The Texas Department of Transportation (TxDOT) is proposing to widen FM 529 from SH 99 to FM 362 in Harris and Waller Counties. The proposed project involves widening the two-land roadway to a six-lane roadway with four-foot outside shoulders and open ditches. The improvements would require approximately 109 acres of additional right-of-way (ROW) and stretch 12.2 miles in length. This project could potentially displace one commercial business and one non-residential structure while also affecting several other properties with smaller takings. TxDOT has held two public meetings to gather input of the public on this roadway issue. ROW acquisition and construction is estimated to begin within the next two years.
The Coastal Texas Study (conducted by U.S. Army Corps of Engineers (USACE) & Texas General Land Office (GLO)) is a comprehensive plan examining all Texas coastal communities in order to establish coastal storm risk management and ecosystem restoration. The study began in 2015 and has been gathering and collecting data in its evaluative and analytical phases ever since. That is, until recently when things began picking up speed in the project’s timeline. In April 2021, the Texas legislature passed a bill (SB 1160) that will establish the Gulf Coast Protection District, a regional district with eminent domain powers to decide on taxing and condemnation issues.
The official Coastal Texas Study website states that “impacts to homes and businesses will be avoided and minimized as much as possible during refinement and optimization of the alignments…voluntary relocations and acquisitions will be pursued, and eminent domain would only be imposed by a local sponsor as a last resort” (Texas Coastal Study, 2021). The Feasibility Report and Environmental Impact Statement (EIS) are being finalized and will be released to the public and submitted to Congress for authorization, funding, and construction in September.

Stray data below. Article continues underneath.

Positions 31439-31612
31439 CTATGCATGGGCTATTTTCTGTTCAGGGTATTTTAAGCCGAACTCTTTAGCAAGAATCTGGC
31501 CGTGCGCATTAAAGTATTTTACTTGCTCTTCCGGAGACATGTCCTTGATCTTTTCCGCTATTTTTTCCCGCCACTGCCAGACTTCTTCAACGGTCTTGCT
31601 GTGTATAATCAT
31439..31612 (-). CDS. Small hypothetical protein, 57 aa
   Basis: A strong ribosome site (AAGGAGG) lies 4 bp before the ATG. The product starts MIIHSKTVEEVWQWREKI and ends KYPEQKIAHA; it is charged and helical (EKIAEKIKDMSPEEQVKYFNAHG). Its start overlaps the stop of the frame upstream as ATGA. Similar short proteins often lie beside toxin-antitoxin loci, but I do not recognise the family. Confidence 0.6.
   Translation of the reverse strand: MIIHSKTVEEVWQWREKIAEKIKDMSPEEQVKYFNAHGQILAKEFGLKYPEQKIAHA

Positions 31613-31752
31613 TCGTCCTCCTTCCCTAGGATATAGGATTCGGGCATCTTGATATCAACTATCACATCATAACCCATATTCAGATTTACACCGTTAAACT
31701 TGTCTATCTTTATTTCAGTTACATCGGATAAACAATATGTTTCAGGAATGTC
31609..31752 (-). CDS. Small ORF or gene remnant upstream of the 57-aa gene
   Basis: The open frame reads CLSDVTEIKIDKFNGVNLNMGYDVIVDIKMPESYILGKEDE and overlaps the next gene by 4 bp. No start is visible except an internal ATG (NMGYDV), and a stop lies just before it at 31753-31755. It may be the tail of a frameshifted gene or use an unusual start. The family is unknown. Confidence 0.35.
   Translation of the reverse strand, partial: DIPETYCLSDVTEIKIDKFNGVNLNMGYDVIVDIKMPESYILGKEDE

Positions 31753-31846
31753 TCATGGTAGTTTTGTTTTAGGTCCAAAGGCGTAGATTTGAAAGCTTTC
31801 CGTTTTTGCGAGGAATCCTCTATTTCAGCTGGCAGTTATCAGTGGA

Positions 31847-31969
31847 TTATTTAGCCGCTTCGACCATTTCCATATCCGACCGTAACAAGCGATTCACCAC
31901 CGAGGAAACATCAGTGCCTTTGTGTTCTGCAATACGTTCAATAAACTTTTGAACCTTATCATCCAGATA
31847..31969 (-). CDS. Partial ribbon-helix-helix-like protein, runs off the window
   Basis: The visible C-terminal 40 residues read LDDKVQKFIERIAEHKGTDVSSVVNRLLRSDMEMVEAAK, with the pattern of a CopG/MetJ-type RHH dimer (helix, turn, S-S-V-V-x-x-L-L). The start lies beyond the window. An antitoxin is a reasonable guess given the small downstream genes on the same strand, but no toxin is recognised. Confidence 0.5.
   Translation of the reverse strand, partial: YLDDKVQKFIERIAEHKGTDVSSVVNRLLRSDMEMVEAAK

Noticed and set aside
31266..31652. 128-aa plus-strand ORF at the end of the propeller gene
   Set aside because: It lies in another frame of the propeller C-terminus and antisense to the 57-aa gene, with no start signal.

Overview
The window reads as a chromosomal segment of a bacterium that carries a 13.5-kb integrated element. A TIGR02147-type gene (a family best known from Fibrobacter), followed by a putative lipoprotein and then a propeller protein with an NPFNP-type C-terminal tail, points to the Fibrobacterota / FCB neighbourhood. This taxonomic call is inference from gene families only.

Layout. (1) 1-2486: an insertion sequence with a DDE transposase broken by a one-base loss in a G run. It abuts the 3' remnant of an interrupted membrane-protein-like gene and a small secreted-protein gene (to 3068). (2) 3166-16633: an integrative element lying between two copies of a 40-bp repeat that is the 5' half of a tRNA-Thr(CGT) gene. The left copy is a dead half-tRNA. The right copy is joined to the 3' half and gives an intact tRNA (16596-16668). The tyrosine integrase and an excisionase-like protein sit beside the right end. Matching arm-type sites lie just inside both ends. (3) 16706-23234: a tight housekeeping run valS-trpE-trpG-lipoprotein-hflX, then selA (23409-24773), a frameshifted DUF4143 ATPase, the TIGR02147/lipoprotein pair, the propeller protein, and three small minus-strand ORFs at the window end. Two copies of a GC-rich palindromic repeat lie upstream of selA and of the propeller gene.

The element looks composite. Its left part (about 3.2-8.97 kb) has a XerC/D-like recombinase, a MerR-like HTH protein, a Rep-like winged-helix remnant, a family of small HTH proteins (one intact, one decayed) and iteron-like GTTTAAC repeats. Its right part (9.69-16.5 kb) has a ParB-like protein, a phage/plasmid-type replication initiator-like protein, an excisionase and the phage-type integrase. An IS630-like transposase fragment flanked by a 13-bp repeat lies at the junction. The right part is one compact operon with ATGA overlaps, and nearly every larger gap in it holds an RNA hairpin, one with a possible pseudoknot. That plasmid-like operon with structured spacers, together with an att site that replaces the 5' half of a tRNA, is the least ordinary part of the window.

This post serves as an update on the High Speed Rail Project.
The Dallas to Houston High-Speed Rail (HSR) System could allow for a 90-minute trip between the two cities, due to a travel speed of up to 205 mph. The HSR would be a “closed” system, which means that the train would not share any intersections with roadways or other train tracks. The HSR will require its own dedicated tracks.
The Federal Railroad Administration (FRA) has issued the Draft Environmental Impact Statement (EIS) for the proposed Dallas to Houston High Speed Rail (HSR) Project. The draft states that the Speed Railway will use the Japanese N00 Tokaido Shinkansen technology. The proposed system would connect the 240-miles between Dallas and Houston.
The Draft EIS documents attempt to describe the FRA’s evaluation of the possible environmental impacts of the Project and recommends a preferred alternative from among six Build Alternatives between Dallas and Houston. The FRA will hold 10 public hearings in January and February 2018. The counties and dates of these public hearings are listed as such:
- Dallas County – January 29, 2018
- Navarro County – January 29, 2018
- Ellis County – January 30, 2018
- Leon County – January 30, 2018
- Freestone County – January 31, 2018
- Limestone County – January 31, 2018
- Harris County – February 5, 2018
- Madison County – February 5, 2018
- Waller County – February 6, 2018
- Grimes County – February 6, 2018
To get more information about the HSR Projects, the government’s website is: https://www.fra.dot.gov/Page/P0700